This means that lower-income individuals are paying a larger share of their incomes to maintain public services that we all benefit from. Many donors that I talk to know this, and this is one of the reasons they are donating to nonprofits.

Meanwhile, private foundations are created to do good, but also to avoid paying taxes (and that’s even understandable, given the state of our government). But, as Unicorns Unite’s lead author Jessamyn, Executive Director of the Peery Foundation says:

“Once a person, family, or other group places assets into a foundation, it no longer belongs to individuals or families. It doesn’t belong to staff or boards or corporations or nonprofits. Nobody owns the money in a foundation. It belongs to the foundation, which is also not owned by anybody — not even the founder or the board. The funds in a foundation exist to serve the public good. It’s not our money. Even if we know this is true, we all still act as if the money belongs to the foundation’s donor, board, or staff members.”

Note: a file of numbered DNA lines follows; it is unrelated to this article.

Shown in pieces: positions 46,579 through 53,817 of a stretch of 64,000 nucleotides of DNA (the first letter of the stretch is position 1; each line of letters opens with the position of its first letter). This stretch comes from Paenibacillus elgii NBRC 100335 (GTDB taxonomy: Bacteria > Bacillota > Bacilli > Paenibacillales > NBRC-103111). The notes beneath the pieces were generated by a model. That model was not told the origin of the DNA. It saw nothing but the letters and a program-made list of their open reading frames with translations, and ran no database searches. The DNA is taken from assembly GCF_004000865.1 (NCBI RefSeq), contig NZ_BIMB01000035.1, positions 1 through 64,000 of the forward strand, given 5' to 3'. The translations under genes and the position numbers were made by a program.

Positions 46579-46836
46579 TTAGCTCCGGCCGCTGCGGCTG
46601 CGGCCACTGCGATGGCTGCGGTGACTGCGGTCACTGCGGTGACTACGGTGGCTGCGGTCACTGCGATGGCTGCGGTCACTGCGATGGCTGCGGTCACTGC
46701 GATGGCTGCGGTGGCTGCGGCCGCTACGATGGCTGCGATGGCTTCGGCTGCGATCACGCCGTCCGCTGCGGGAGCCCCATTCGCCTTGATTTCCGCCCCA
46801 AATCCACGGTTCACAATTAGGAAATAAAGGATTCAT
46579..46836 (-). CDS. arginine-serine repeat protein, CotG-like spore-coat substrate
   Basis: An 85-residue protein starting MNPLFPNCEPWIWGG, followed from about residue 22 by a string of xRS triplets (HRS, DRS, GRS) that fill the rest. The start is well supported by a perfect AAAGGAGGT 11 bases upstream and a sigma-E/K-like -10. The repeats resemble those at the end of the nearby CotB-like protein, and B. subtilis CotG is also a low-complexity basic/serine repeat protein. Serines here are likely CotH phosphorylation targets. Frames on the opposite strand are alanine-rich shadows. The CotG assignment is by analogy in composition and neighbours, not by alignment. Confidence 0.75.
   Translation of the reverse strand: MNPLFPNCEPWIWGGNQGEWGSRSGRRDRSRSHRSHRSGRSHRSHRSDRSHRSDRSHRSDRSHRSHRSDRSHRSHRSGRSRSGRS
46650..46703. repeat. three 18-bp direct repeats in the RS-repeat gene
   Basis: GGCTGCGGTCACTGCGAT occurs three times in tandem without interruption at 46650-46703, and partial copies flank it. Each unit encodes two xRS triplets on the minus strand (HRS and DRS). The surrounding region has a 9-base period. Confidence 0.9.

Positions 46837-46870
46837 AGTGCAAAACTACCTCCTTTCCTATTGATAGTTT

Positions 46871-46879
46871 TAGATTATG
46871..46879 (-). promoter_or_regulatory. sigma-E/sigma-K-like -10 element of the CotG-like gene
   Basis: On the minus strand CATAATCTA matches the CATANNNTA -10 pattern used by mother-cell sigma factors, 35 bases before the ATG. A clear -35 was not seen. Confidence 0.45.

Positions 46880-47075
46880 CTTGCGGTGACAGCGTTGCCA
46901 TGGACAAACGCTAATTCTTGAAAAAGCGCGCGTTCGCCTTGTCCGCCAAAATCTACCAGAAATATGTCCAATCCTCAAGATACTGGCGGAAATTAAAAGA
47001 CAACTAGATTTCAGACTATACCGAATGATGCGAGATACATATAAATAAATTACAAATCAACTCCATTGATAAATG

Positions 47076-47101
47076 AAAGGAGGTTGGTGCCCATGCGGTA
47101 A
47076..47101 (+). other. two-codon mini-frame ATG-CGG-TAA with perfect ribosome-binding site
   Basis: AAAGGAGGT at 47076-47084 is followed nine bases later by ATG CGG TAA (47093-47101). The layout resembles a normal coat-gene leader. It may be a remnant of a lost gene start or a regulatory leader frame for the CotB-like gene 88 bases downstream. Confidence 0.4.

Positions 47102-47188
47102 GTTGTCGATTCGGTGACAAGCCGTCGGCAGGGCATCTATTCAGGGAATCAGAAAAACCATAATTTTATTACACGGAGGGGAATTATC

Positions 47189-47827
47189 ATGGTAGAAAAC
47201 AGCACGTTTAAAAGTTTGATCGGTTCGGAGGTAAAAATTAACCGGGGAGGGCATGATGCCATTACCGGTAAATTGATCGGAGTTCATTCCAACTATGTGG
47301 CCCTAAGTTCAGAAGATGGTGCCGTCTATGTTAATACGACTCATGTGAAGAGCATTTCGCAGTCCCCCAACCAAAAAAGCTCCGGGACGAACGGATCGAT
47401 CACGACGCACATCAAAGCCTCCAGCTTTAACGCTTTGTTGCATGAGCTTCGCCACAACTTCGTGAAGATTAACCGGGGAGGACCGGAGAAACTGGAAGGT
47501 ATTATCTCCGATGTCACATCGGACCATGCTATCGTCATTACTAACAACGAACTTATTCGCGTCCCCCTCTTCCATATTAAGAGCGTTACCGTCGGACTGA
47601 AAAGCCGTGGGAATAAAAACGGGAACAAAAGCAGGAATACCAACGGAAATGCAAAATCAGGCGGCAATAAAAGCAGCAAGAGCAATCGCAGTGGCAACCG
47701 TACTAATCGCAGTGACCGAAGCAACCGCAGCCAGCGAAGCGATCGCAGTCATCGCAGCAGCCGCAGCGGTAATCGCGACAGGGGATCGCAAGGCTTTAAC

None of this is to say that we nonprofits are entitled to donations or grants. No one owes us individual organizations any money. But this pervasive, internalized philosophy that we’re working with “other people’s money and should be grateful” does not do our sector or the people we serve any favor, not when it allows for ineffective or destructive practices to continue unchecked.

As more foundations are founded, as more money is put into Donor Advised Funds, as wealthy individuals gain greater benefits from the new tax breaks while also paying disproportionately less in taxes, we need to shift toward the belief that philanthropic dollars are contributions toward the common good, and treat them accordingly.